I had bad HO in rehab and nobody could tell me why or how i contracted it other than it was some kind of funky calcium thing.I have never thought about until now,they treated it apparently with lot's of rom excercies (it was in my hip).I have never had it checked since they said it was ok.My rom of motion seems to be fine,but how can a person tell without going through all those scans and crap.
                ......\/PEACE
                ~Shaun~

                Comment


                  #9
                  I have read several of the posts. Am I correct in the fact that:

                  HO mainly occurs in the first 2 years post SCI

                  HO affects joints and possibly bones below the injury level but not further than the knees.

                  Now my question: Does HO continue to become a problem after the 2 year post sci timeframe. The major clue to HO is loss of ROM. ?

                  Comment


                    #10
                    radiation for H.O.

                    my H.O. was detected early while at in-patient rehab. i was treated with a weeks worth of low dosage radiation...which evidently did the trick as i've had no problems since. i don't know if this treatment is viable for later stages(or how experimental it was in the first place), but might be worth looking into.

                    Comment


                      #11
                      SCI Nurse- never in feet

                      Sci nurse, is it never, never in feet?The DPM doctor said something about a bony overgrowths, that is what rang a bell for me. I am C5-6 and T7-8 SCI. I walk but walk slowly. I'm quite spastic.

                      //

                      Comment


                        #12
                        My step-father has been diagnosed with Heterotopic Ossification. He had a hip replacement about 15-20 years ago. His brother may also have HO. My step father is 67 and now uses a motorized wheel chair. Basically he is bed ridden, he can’t control his bowels and is in constant pain. My step-father is now in assisted living. My mother is living there with him and has seen multiple doctors. My mother recently reached out to the University of Washington and was told they were not willing to see him.

                        I am reaching out to anyone or entity that has information on Heterotopic Ossification and/or can at least direct me to someone that can help him. His in pain, all the doctors in my mother’s home town in Kennewick, WA have done is put him on morphine. We are not able to get answers or solutions.

                        We don't know what direction to go and at this point any suggestions are welcome.

                        Comment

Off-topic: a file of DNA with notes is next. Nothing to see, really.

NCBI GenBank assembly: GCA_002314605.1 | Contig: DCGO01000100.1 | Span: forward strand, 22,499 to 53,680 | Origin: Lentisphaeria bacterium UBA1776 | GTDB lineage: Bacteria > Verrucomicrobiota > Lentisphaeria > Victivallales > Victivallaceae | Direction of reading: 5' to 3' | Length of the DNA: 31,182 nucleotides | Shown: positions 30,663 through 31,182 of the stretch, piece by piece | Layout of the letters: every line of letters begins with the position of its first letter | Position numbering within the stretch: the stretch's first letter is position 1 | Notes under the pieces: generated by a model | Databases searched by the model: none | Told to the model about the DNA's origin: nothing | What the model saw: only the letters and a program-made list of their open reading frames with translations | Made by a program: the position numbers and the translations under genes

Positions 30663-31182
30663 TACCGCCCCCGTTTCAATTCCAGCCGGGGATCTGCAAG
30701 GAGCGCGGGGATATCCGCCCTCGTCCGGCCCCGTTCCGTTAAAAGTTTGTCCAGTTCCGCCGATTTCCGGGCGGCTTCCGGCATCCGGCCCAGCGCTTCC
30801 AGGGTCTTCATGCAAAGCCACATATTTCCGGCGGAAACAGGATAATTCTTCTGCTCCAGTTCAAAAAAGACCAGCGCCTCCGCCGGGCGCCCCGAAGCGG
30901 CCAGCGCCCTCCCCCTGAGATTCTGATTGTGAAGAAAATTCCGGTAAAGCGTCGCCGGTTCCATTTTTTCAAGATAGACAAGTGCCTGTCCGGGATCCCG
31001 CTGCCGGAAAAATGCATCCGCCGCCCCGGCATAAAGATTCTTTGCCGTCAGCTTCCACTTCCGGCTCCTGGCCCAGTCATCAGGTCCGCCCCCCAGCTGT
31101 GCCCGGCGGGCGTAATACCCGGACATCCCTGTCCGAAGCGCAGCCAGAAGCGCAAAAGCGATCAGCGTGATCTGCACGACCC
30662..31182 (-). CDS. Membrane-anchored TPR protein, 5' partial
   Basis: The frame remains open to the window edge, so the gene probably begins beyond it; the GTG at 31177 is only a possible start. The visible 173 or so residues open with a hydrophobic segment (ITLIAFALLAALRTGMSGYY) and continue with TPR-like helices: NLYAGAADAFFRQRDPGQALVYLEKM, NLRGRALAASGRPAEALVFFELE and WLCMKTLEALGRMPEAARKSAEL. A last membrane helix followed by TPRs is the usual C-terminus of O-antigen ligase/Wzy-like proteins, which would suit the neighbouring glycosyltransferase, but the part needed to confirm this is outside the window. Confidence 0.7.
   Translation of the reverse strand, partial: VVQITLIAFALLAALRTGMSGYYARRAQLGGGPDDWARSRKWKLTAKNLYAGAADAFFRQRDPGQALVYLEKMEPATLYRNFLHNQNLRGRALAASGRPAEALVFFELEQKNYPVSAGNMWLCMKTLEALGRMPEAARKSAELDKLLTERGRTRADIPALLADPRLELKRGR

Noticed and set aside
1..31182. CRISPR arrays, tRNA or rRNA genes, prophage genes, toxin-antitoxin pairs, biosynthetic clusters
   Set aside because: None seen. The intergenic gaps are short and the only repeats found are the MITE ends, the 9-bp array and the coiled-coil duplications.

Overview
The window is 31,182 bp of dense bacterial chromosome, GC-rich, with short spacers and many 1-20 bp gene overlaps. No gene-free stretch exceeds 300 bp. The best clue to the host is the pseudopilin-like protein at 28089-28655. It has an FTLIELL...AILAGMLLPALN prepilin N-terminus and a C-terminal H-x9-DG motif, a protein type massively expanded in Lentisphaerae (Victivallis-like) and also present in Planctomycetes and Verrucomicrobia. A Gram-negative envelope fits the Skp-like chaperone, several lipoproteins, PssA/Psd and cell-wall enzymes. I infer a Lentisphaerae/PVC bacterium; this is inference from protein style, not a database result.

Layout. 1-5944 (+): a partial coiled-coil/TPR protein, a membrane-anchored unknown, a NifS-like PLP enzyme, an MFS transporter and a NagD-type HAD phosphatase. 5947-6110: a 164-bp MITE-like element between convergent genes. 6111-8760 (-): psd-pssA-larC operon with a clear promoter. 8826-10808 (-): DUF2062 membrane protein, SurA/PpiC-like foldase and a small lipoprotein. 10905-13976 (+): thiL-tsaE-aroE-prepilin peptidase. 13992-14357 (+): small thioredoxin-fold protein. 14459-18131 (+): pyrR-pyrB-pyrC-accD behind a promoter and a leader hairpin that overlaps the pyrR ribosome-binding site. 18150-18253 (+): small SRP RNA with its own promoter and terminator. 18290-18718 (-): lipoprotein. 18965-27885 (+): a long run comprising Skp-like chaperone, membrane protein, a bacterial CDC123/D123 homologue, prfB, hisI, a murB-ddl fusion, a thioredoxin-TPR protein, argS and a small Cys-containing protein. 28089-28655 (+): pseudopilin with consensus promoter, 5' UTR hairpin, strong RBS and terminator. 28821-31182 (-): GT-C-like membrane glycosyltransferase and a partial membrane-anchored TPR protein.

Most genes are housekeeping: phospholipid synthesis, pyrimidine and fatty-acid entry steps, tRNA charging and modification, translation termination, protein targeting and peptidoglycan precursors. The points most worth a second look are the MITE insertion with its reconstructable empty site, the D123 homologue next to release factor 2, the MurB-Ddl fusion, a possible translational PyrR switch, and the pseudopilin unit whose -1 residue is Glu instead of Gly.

#13
                          Taralynne,
                          Considering your step-father's age is he a Vietnam era veteran? If so, he might try to be seen at the Seattle VA Hospital.
                          Courage doesn't always roar. Sometimes courage is the quiet voice at the end of the day saying, "I will try again tomorrow."

                          Disclaimer: Answers, suggestions, and/or comments do not constitute medical advice expressed or implied and are based solely on my experiences as a SCI patient. Please consult your attending physician for medical advise and treatment. In the event of a medical emergency please call 911.

                          Comment


                            #14
                            There is a place in Columbus, Ga., http://www.hughston.com/, that could probably answer all your questions. The last time I visited, my orthopaedic surgeon told me there were 38 orthopaedic surgeons there. They have teams of specialties such as 8 doctors just for foot and ankles, 10 kneee specialists and etc. Many of Hollywood people go there as well as professional and college athletes. From Louisiana, it would not be too bad of a trip.

                            Good luck.
                            Millard
                            ''Life's tough... it's even tougher if you're stupid!'' -- John Wayne

                            Comment


                              #15
                              HO is tough, it can be treated with oral medications to lessen the symptoms. It can cause a lot of problems with mobility of joints. Physiatrist and Orthopedists need to consult each other on what is appropriate. If you are not ambulatory, then surgery may not be offered.

                              cindy - I have not seen HO in the feet. DPM may have been referring to bone spurs which is not the same.

                              pbr
                              The SCI-Nurses are advanced practice nurses specializing in SCI/D care. They are available to answer questions, provide education, and make suggestions which you should always discuss with your physician/primary health care provider before implementing. Medical diagnosis is not provided, nor do the SCI-Nurses provide nursing or medical care through their responses on the CareCure forums.

                              Comment

                              Working...
                              X